Gardens & wildlife

Night Crawlers

by Jan Curry from The Round Hill Reporter September 2008

Night crawlers

Night Crawler—the name for a worm in earlier times. I prefer earth worm, especially as earth worms should be our favourite garden friends. Without them we would all be in a bit of a mess.

Birds are delightful to watch but it is a bit difficult to feel warm about earth worms and yet if all the birds flew out of our gardens tomorrow, our green patches would be less interesting but they would survive. If worms went, our gardens would cease to function in just a few weeks.

Don’t panic (yet)! They’ve been around a long time, about 120 million years and individual worms barring accidents, can live for ten years or more.

I have read that, if conditions are good, an area of natural grassland (no poisons, no pesticides or lawn mowers) the size of a football pitch may contain five million worms and between them they will shift 8-18 tons of soil a year. In a fertile garden, a spadeful of soil should contain six or more worms. If there are fewer than that, dig plenty of organic matter into the earth to improve fertility because worms and soil organisms — bacteria — need fallen leaves, dead plants and compost to survive.

Worms are great soil improvers: the material they drag down into the soil is attacked by bacteria turning the leaves etc. into humus—fertile soil. Their underground tunnels stop soil compacting and help drain rain down to the roots of plants and trees. Unlucky worms in turn feed hedgehogs, badgers, some birds and unfortunately provide bored cats with wriggly playthings.

Make friends with your worms. They have no eyes or ears but are blessed with seven hundred taste buds on each square millimetre of body—they are very, very sensitive to vibrations—well they would have to be, wouldn’t they? Incidentally, an earth worm has both male and female organs, but it still takes two earth worms (usually) to make more earth worms. I guess with no eyes or ears and living mostly underground, it is useful to mate with the first earthworm you meet—clever stuff.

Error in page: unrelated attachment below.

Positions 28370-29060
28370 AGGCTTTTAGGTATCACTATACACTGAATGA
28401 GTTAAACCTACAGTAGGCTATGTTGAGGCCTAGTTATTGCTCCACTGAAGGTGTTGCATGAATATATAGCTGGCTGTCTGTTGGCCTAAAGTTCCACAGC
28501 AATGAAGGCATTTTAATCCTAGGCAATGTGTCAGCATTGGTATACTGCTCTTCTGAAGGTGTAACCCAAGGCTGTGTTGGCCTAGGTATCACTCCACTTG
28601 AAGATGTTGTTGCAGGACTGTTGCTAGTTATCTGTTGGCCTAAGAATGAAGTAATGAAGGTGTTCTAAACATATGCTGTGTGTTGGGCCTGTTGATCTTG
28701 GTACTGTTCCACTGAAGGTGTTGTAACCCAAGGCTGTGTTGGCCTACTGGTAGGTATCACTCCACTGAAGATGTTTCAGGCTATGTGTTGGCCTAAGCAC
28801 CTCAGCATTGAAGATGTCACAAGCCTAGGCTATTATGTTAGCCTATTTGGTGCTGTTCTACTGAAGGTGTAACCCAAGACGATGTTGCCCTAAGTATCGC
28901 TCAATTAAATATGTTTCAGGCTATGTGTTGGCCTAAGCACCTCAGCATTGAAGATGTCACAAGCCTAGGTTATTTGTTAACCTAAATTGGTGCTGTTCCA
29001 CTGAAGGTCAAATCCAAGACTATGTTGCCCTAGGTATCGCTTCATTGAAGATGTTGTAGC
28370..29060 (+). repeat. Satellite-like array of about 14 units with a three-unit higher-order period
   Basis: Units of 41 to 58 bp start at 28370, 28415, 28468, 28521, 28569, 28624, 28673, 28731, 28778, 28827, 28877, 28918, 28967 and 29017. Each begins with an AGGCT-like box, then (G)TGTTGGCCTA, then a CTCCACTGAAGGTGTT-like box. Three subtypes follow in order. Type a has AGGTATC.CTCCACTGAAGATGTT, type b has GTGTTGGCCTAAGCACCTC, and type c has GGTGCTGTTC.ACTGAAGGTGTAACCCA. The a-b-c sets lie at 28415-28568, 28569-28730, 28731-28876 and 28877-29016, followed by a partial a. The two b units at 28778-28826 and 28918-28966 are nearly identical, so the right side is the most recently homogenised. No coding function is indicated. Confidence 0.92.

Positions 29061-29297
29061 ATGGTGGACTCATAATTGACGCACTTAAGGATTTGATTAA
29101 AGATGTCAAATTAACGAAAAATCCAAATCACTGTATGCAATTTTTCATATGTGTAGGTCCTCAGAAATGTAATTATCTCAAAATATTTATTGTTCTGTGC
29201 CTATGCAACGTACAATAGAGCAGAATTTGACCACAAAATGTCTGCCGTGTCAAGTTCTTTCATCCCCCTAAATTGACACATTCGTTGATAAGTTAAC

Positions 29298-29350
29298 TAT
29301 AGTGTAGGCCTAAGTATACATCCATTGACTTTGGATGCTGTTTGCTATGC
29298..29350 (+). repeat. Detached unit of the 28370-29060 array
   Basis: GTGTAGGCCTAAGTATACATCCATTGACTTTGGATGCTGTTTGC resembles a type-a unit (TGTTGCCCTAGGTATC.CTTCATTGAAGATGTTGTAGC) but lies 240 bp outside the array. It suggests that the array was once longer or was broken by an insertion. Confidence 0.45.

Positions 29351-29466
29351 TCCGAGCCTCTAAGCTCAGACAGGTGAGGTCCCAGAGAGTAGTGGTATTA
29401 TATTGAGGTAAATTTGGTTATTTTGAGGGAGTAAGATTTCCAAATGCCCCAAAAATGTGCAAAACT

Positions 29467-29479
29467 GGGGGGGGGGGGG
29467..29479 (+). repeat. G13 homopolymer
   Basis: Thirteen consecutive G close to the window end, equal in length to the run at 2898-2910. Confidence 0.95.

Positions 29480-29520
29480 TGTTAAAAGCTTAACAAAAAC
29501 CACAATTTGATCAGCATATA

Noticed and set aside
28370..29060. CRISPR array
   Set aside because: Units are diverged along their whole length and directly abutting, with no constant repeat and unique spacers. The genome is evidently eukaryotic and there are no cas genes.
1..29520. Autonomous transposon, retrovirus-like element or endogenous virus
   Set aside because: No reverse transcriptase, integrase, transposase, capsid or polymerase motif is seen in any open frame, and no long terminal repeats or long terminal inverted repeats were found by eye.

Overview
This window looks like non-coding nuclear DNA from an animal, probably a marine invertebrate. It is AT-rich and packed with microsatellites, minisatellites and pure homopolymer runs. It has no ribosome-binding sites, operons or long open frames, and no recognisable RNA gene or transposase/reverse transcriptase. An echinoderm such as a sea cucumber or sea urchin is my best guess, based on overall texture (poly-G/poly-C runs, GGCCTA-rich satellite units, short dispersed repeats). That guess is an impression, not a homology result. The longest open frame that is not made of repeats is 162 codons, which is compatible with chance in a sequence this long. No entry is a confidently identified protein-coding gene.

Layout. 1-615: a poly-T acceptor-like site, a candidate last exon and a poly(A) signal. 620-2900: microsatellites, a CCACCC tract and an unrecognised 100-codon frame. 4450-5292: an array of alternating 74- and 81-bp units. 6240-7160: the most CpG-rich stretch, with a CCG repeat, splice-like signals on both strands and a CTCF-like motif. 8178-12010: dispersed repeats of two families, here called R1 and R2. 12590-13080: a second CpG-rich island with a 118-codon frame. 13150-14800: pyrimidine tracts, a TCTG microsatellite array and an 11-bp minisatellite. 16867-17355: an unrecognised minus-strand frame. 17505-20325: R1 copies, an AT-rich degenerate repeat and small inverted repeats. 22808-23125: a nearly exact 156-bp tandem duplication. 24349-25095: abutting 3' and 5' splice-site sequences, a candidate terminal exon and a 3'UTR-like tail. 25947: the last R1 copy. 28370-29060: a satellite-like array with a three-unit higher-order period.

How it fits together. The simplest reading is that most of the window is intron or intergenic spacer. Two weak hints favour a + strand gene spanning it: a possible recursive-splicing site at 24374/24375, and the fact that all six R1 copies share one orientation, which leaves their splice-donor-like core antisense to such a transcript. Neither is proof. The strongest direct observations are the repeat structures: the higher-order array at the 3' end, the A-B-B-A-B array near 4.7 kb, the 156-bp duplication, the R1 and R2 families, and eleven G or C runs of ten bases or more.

If, really at the end of a long school holiday tether, you could suggest to your family—tap dampish ground with a stick to imitate the sound of raindrops and see who entices up the most worms. (Have you seen seagulls stamping on grass? It’s called ‘puddling’— they are doing the same thing but they eat them.)

If this sounds very tedious, think of Charles Darwin. After he wrote “On the Origin of Species”, he retired and spent the next ten years—yes ten years!— researching the anatomy and behaviour worms.

Go on! Spend a minute or two puddling.

(Dear Editor, get the spelling right—’puddling’ not ‘piddling’!)
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